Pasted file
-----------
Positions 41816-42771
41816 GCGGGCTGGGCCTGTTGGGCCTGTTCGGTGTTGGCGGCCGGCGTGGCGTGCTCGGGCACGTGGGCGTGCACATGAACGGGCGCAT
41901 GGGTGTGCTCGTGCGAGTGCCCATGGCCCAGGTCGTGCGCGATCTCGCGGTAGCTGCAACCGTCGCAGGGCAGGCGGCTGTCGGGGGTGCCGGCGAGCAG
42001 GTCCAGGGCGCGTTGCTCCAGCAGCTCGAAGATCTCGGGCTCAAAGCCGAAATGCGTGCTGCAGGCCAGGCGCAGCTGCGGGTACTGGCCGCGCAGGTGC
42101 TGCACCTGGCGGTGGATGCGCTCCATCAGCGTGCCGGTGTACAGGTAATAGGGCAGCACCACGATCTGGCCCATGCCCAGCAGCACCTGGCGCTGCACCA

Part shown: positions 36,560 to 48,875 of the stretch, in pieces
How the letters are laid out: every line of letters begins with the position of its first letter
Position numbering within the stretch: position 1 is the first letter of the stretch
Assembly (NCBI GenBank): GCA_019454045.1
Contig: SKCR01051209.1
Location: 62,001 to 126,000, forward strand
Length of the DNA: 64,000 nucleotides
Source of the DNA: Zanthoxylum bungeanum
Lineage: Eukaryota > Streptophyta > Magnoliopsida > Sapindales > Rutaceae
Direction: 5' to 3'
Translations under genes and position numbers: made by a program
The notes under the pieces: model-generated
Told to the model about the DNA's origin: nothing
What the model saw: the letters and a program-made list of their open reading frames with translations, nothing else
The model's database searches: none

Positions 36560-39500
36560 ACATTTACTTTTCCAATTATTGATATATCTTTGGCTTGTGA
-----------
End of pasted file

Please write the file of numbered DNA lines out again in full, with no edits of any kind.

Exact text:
Positions 41816-42771
41816 GCGGGCTGGGCCTGTTGGGCCTGTTCGGTGTTGGCGGCCGGCGTGGCGTGCTCGGGCACGTGGGCGTGCACATGAACGGGCGCAT
41901 GGGTGTGCTCGTGCGAGTGCCCATGGCCCAGGTCGTGCGCGATCTCGCGGTAGCTGCAACCGTCGCAGGGCAGGCGGCTGTCGGGGGTGCCGGCGAGCAG
42001 GTCCAGGGCGCGTTGCTCCAGCAGCTCGAAGATCTCGGGCTCAAAGCCGAAATGCGTGCTGCAGGCCAGGCGCAGCTGCGGGTACTGGCCGCGCAGGTGC
42101 TGCACCTGGCGGTGGATGCGCTCCATCAGCGTGCCGGTGTACAGGTAATAGGGCAGCACCACGATCTGGCCCATGCCCAGCAGCACCTGGCGCTGCACCA

Part shown: positions 36,560 to 48,875 of the stretch, in pieces
How the letters are laid out: every line of letters begins with the position of its first letter
Position numbering within the stretch: position 1 is the first letter of the stretch
Assembly (NCBI GenBank): GCA_019454045.1
Contig: SKCR01051209.1
Location: 62,001 to 126,000, forward strand
Length of the DNA: 64,000 nucleotides
Source of the DNA: Zanthoxylum bungeanum
Lineage: Eukaryota > Streptophyta > Magnoliopsida > Sapindales > Rutaceae
Direction: 5' to 3'
Translations under genes and position numbers: made by a program
The notes under the pieces: model-generated
Told to the model about the DNA's origin: nothing
What the model saw: the letters and a program-made list of their open reading frames with translations, nothing else
The model's database searches: none

Positions 36560-39500
36560 ACATTTACTTTTCCAATTATTGATATATCTTTGGCTTGTGA